CBC News · Posted: Jul 17, 2018 7:00 AM CT | Last Updated: July 17
Seven wild boars escaped from a farm in the Mendenhall subdivision area, west of Whitehorse, last month. Since then, they’ve been spotted on peoples’ properties and alongside the highway. The territorial government says one of the animals has now been killed, but the rest are still loose. (Jody Peters)
The owner of seven wild boars that escaped last month west of Whitehorse has managed to find and kill one of the animals, according to the Yukon government. But the other six are still running free.
And according to a University of Saskatchewan researcher who’s studied wild boars, that’s bad news.
“If you think what you’re doing is important today, you’re wrong. Stop what you’re doing… get out there and find every one of [the boars] and remove them,” said associate professor Ryan Brook.
He said any boar that is shot at, but not killed, becomes “wild very, very quickly.
The animals, all female, escaped from a farm in the Mendenhall subdivision area sometime last month.
Local residents have been alarmed to see the beasts occasionally wander onto their rural properties, but the animals have proven hard to catch.
Tannis Thompson-Preete took this photo a couple of weeks ago, when she spotted the animals near the Alaska Highway. The government has since told the animals’ owner to remove them from the wild or face fines. (Tannis Thompson-Preete)
Last week, government agriculture officials admitted the pigs had so far outsmarted them, so they gave the owner an ultimatum: remove your animals from the wild or face fines.
The deadline passed last Wednesday, but government officials won’t say how the farmer’s being penalized.
“Since this is an ongoing enforcement issue, we are not able to provide further information on the details surrounding the timeline, and amount of fines,” said Jesse Devost, a spokesperson for the Department of Energy, Mines and Resources, in an email to CBC.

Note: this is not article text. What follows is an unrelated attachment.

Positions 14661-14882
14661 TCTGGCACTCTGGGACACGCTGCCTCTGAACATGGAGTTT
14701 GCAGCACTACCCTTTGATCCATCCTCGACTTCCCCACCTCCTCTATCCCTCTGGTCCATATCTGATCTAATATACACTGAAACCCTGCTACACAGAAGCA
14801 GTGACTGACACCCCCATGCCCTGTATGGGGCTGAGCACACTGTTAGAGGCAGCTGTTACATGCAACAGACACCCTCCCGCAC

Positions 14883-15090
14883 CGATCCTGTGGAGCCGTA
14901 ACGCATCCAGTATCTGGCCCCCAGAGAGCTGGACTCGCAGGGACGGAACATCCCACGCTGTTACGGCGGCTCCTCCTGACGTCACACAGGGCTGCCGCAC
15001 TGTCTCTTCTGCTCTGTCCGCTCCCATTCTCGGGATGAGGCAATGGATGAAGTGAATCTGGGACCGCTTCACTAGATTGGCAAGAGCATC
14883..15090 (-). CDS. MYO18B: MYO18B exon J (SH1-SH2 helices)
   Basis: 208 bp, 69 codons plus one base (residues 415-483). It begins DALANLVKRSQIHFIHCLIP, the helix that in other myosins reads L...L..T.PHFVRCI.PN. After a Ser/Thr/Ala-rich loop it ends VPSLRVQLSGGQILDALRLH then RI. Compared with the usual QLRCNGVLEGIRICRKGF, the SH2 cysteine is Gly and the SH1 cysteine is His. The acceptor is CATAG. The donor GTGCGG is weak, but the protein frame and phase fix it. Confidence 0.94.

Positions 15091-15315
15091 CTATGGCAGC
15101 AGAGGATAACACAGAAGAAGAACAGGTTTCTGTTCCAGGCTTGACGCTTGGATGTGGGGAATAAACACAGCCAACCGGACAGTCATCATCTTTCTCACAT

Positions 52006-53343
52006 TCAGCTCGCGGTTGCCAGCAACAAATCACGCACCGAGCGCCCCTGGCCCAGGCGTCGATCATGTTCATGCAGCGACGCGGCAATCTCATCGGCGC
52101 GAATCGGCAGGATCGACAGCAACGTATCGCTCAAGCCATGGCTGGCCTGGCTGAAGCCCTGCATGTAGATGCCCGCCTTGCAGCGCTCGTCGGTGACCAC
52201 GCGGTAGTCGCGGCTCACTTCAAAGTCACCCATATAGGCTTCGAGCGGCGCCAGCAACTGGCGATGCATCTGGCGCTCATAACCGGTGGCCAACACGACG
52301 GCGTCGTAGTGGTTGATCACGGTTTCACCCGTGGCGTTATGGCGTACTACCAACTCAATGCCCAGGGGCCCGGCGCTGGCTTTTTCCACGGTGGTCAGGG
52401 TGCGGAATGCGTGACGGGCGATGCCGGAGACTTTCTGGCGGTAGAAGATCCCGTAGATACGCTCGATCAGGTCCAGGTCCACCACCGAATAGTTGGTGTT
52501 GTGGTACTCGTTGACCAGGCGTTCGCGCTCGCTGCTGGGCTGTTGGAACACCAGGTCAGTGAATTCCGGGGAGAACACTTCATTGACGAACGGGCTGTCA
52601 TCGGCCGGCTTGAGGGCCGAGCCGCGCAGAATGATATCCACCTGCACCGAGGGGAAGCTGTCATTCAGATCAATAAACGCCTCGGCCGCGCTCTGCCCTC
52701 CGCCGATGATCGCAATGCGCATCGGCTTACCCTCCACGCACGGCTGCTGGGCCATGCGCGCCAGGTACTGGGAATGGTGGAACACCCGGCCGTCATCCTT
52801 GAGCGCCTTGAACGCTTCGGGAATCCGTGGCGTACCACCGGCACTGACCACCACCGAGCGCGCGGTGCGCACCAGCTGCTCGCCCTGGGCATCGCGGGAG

‘They will eat almost anything’
According to Brook, wild boars are an invasive species and they’ve wreaked havoc in many places across the country, including Saskatchewan.
‘They really do a lot of damage to almost any landscape, but especially wetlands get really torn apart,’ says Ryan Brook, a wild boar researcher at the University of Saskatchewan. (Tannis Thompson-Preete)
He said they can damage landscapes and ecosystems, and threaten local agriculture, because they root up vegetation and “they will eat almost anything.”
“They really do a lot of damage to almost any landscape, but especially wetlands get really torn apart,” Brook said.
“These wild pigs, they’re just a major global threat. Not just Canada, or not just local here — it is a global issue.”
Brook said it’s also possible the animals could spread disease to livestock, wild species, and possibly even people, although he said that’s not a major concern in Canada right now.
“That’s mainly because we haven’t looked,” he said.
Risk of reproducing low, gov’t says
Brook said it’s key to eradicate the animals from the wild as soon as possible, especially if there’s any risk that they might reproduce.
“These animals are continuously breeding non-stop and producing litters of six all along the way. And those young can become sexually mature at about five to six months. So, you do the math,” he said.
The Yukon government has said the risk of the animals breeding in the wild is low, since the escapees are all female and there are no other known wild pigs in Yukon for them to mate with.
A submitted shot of a wild boar. The Yukon government has said the risk of the animals breeding in the wild is low, since the escapees are all female and there are no other known wild pigs in Yukon for them to mate with. (Brian Keating)
The animals can breed with domestic pigs, so other pig farmers in the area have been advised to “be diligent in monitoring their animals and containment structures while these wild boar are in the area,” Devost wrote.
Brook said that’s all good news, but it doesn’t lessen his concern.
“Even a couple can do a lot of damage,” he said.
They’re also just plain dangerous when they’re running wild, Brook said. He advises any Yukoner who sees the animals to beat a retreat.
“Approaching these animals — I wouldn’t recommend it,” he said. “If you see them out on the ground, I would definitely get back in the house and close the door.”
“When we have a ground crew here, when people are going to shoot at pigs, we also have people with shotguns to protect the shooters themselves because [the boars] will charge.”
He also said that the longer the animals run loose, the more elusive — and dangerous — they’ll be.
“Time is everything with these things,” he said.